Wetherby is a 1985 British mystery drama film written and directed by playwright David Hare and starring Vanessa Redgrave, Ian Holm, Judi Dench, Stuart Wilson, Tim McInnerny, and Suzanna Hamilton.
The mysterious death of an enigmatic young man newly arrived in the suburb of Wetherby releases the long-repressed, dark passions of some of its residents.
Set in the town of Wetherby in West Yorkshire, the film focuses on Jean Travers, a middle-aged spinster schoolteacher. One evening, she invites married friends for a dinner party, only to have some terrible repressions and past traumas dredged up when guest John Morgan expresses his emotional pain. The strange young man arrives at Jean’s cottage the next morning with a gift of pheasants. While sitting at the kitchen table waiting for tea, he puts the barrel of a gun in his mouth and kills himself.
From this point onward, the film’s story is told in chronologically discrete, interlocking flashbacks to the recent and distant past, showing actions and events as seen and experienced from various points of view. The central mystery of Morgan’s suicide is the fulcrum around which the narrative turns. The narrative construction of the film resembles a jigsaw puzzle and, in keeping with Hare’s style of exposition, frequently appears to have key pieces missing.
There are further scenes of the dinner party as well as scenes of the police investigation into the suicide. We learn Morgan had not been an invited guest—he walked in with others who assumed he was an acquaintance of Jean’s, and Jean assumed that her friends had brought him with them.
An aloof and peculiar young woman named Karen Creasy—a former acquaintance of Morgan’s—is delivered from the funeral to Jean’s doorstep by Mike Langdon, one of the policemen conducting the inquest. For several weeks after, the girl insinuates herself into Jean’s life and home and shows no intention of leaving. Sullen and self-centred, Karen is curiously unmoved by Morgan’s death and is even hostile to his memory. It is later shown in flashbacks that Morgan had developed an obsession with Karen when they were both students at the University of Essex, and she had violently rebuffed his desperate attempt to initiate a relationship with her. It is implied this rejection may have been a factor in his decision to leave Essex for Yorkshire with the intention of committing suicide.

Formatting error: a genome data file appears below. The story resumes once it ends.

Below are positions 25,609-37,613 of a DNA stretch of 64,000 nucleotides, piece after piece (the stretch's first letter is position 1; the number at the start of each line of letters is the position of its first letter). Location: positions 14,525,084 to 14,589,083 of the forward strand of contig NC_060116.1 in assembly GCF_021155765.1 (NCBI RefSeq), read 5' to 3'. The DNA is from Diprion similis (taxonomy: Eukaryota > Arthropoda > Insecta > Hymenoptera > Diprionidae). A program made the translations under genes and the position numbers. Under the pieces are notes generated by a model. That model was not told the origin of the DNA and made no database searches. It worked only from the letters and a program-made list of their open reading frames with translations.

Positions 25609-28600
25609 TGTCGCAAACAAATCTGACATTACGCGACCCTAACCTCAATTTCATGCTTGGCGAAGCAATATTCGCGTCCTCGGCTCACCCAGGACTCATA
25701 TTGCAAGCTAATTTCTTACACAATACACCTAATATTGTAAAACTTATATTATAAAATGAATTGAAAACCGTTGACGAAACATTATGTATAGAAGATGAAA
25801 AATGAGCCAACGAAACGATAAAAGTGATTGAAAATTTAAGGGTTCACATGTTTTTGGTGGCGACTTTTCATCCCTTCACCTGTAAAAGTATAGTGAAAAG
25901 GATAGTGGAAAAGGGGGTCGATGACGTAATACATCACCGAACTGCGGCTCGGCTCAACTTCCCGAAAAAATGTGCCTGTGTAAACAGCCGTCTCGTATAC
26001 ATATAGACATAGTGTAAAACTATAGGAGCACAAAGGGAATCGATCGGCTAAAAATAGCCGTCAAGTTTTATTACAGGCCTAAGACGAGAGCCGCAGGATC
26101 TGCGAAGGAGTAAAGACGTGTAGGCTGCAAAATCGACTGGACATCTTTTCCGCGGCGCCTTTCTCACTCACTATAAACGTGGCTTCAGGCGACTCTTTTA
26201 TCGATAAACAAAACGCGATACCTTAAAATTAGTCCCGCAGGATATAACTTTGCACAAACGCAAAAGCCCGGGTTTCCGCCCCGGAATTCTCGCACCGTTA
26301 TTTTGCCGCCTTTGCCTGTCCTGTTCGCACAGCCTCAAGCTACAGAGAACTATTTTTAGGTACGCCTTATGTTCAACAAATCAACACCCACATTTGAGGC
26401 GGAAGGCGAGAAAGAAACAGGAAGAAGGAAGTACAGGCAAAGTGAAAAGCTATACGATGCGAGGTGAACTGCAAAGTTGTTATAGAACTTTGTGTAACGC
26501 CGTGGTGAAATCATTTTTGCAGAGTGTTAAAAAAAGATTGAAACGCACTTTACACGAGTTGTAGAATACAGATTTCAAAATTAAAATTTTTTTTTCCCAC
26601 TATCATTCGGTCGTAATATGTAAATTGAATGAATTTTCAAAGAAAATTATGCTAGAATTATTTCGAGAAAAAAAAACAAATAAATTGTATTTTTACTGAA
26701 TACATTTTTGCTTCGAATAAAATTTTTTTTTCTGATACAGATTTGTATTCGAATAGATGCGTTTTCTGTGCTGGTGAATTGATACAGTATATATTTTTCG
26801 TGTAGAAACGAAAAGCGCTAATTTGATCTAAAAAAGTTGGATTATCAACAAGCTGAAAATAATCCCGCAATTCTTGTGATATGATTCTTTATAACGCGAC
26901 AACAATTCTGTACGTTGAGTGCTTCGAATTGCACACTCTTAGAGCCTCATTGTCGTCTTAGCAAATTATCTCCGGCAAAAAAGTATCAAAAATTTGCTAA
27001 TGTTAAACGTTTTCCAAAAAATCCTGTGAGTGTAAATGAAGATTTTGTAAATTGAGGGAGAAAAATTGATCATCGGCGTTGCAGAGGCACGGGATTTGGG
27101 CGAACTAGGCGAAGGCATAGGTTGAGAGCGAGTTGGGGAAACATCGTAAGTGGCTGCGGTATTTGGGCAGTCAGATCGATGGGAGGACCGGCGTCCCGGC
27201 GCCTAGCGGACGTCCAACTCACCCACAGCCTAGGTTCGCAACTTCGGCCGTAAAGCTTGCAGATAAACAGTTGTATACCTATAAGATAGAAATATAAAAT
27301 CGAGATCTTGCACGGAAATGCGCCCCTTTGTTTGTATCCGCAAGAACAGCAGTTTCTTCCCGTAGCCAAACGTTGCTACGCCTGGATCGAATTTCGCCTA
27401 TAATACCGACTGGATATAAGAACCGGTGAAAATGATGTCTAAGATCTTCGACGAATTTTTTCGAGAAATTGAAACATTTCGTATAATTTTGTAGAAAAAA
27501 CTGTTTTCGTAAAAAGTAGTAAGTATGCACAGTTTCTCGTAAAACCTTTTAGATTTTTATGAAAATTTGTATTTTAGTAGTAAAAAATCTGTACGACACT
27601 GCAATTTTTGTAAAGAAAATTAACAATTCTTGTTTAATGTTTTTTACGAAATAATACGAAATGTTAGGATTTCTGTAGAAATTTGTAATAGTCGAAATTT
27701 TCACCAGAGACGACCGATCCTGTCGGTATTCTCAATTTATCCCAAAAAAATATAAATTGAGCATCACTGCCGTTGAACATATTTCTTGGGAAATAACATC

When Jean suggests to Karen that she may have been responsible for Morgan’s decision to kill himself, the young woman angrily denies that her behaviour was, or is, in any way provocative. Karen makes it clear that she hates emotional involvements—what she harshly describes as “people digging into each other”—and likewise resents Jean’s attempt to engage her in a close relationship. In a sudden fit of pique, Karen quits Jean’s home and Wetherby for good. But before leaving, she cruelly taunts Jean by remarking that, if Morgan’s suicide wasn’t merely an accident, then she would love to know what possible role the spinster played in causing it.
In addition to the events occurring in the present day, there are flashbacks of Jean and her lifelong friend, Marcia, as teenagers in 1953. These scenes reveal Jean had been engaged to airman, Jim Mortimer, and that she failed to stop him from going away on active service in southeast Asia. In a brutal twist of fate, Jim was senselessly murdered in a gambling den during the anti-imperial uprisings in British Malaya.
As these episodes from the past and present criss-cross and overlap, Jean begins to understand the dull resentment and lonely despair that drove Morgan to take his life. She also seems to gain some insight into the restlessness and self-destructive impulses of the younger generation. In a related incident, she tries to get one of her female students to see the value of continuing her education (At the end of the film, Jean is told that the girl has dropped out of the Sixth Form to run away to London, presumably with a boyfriend).
Jean is likewise affected by the diminished hopes of her contemporaries, who bemoan the state of the country under Thatcherism. She regularly discusses these current matters with Stanley Pilborough, Marcia’s husband and the town solicitor, who is often purposefully drunk. She observes the unhappy marriages of her middle-aged friends, particularly the endless bickering that goes on between Roger and Verity Braithwaite. Even lonely, despondent Mike Langdon confesses the failure of his relationship with his mistress, Chrissie, who eventually leaves him to return to her sheep farmer husband.
In the end, it seems that Jean no longer needs to mourn for the life she might have had, and the person she might have become, had she not allowed her fiancé to make his fatal departure for Malaya three decades earlier. She will make the best of what she has, and the way things are, in the here and now.